From Malaysian islands to the Cameron Highlands

We were collected from our hostel in a mini bus at 9:30 and taken to Penang’s Komtar bus station to change onto a coach. Not long after we got on this coach we pulled into another bus station and were instructed to change coach, again. Apparently Malaysia is like Thailand in that sense, there’s never too many vehicles used in one transfer. Once we were on the new rather spacious coach it was clear this would be it for the rest of the journey. I tipped my chair back, popped my head phones in and proceeded to sleep for almost the entire 5 hours of the journey.

The winding road up into the hills ended at our stop in Tanah Rata, a small town in the Cameron highlands. The streets reminded me of skiing towns, where resorts are found dotted at various heights along one, long, winding road. The town itself was small but well equipt for tourists, just as ski resorts are. There was plenty of restaurants, shops and accommodation all along his one street. We stayed at “Fathers Guesthouse”- recommended to us firstly by a roommate in Penang but it also appears in the Lonely Planet Guide (every travellers bible).

After we checked in and moved our luggage to the room it was already getting dark so we decided to stay in town and begin our exploring the next day. We ate dinner in one of the three Indian restaurants (there’s a theme to our cuisine choice…) and it was super yummy.

After buying mini mart breakfast we planned our day around a trek. The Cameron Highlands has about 12 mapped trails that are freely accessible to everyone. After reading many trip advisor reviews we decided to do Trail 10. After a VERY steep incline, Trail 10 leads you to an impressive view point. Although positioned right at the base of an electricity pylon, the view across the highlands was magnificent. We could see for miles across the rolling hills covered with a mixture of tea plantations and farms or thick jungle. We used the view point as a rest and snack spot. Most people who trek Trail 10 go down the same way as you go up. However, Louise and I are always up for a challenge so we wanted to continue and complete the rest of Trail 10. After some inconclusive searching, with the help of our trusty companion, we found the trail and began the decent. This section of the trail was far more doable, with a less steep gradient and more interesting surroundings. On the way down I appreciated the jungle I was emerged in as I had time to lift my head up and look around. The way up was too intense and difficult to have the same time to appreciate my environment.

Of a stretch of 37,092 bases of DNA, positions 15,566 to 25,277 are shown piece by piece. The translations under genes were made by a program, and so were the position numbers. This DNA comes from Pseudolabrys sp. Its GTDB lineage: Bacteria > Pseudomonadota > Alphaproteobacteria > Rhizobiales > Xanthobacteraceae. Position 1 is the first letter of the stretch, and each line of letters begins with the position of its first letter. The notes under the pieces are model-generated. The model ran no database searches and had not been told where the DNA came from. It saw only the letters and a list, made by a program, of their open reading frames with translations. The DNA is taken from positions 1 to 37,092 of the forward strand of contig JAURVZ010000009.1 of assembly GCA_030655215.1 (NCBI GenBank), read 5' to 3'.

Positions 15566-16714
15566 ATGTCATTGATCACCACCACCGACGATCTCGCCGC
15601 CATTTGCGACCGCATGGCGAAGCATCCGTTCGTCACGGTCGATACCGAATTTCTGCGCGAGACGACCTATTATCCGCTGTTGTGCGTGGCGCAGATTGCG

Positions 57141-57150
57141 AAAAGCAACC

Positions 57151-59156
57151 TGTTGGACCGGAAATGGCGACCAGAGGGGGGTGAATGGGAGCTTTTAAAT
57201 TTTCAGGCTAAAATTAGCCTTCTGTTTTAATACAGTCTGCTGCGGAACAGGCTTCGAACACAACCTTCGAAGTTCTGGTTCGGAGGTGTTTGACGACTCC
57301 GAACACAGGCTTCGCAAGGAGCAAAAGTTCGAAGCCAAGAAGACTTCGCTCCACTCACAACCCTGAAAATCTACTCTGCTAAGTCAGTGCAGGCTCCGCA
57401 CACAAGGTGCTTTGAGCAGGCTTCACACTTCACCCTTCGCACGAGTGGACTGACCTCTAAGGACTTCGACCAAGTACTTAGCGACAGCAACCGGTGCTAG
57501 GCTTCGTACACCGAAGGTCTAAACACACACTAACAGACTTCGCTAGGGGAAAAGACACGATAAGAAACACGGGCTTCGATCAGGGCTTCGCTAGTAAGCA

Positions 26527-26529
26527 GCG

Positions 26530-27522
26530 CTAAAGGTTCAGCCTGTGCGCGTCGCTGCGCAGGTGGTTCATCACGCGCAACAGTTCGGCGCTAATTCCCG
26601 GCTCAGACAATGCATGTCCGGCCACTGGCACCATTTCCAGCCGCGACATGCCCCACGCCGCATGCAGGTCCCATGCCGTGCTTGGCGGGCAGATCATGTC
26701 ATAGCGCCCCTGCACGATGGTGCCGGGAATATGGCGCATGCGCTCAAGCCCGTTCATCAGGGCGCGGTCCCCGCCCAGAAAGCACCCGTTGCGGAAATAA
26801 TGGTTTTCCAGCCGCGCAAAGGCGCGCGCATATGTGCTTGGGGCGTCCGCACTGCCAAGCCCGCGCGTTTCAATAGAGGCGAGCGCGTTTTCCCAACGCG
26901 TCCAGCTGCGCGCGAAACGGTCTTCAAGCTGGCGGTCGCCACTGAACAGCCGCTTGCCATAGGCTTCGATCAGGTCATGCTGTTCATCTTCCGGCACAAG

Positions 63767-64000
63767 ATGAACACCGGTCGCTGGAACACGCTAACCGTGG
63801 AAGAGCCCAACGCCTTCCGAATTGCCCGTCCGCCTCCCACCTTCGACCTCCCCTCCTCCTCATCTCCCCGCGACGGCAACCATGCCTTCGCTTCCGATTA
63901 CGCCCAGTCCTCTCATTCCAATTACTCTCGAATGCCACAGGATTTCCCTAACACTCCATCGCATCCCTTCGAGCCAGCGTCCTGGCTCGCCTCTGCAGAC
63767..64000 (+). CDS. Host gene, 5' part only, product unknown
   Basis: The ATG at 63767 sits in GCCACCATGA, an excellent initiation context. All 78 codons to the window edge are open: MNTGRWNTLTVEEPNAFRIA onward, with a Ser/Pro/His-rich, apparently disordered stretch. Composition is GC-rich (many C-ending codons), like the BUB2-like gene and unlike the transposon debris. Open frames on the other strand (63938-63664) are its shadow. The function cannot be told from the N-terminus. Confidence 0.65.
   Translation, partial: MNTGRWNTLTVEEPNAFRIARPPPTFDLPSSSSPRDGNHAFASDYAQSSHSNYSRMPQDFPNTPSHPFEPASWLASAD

We arrived back in the afternoon but didn’t want to risk being out when it got dark so we decided to call it a day after Trail 10. Plus we were pretty tired after the hours walking we’d done. Not only this but at about 6pm we experienced our first down pour of rain- a nice little taste of home, eh? In the evening we booked onto a half day tour for the following morning to see the tea plantations, the highest point, the mossy forest and the tea factory. We also made friends with one of our dorm mates who joined us for dinner after the rain had stopped… yes, at the Indian. After dinner we met the rest of the dorm and had a hilarious evening chatting and making jokes whilst all in our bunk beds. It reminded me of those primary school residential trips where the teachers would have to come in to shut everyone up when it was time to sleep. It always amazes me how within seconds of meeting people you can have learnt so much about them and be able to make jokes and laugh with them.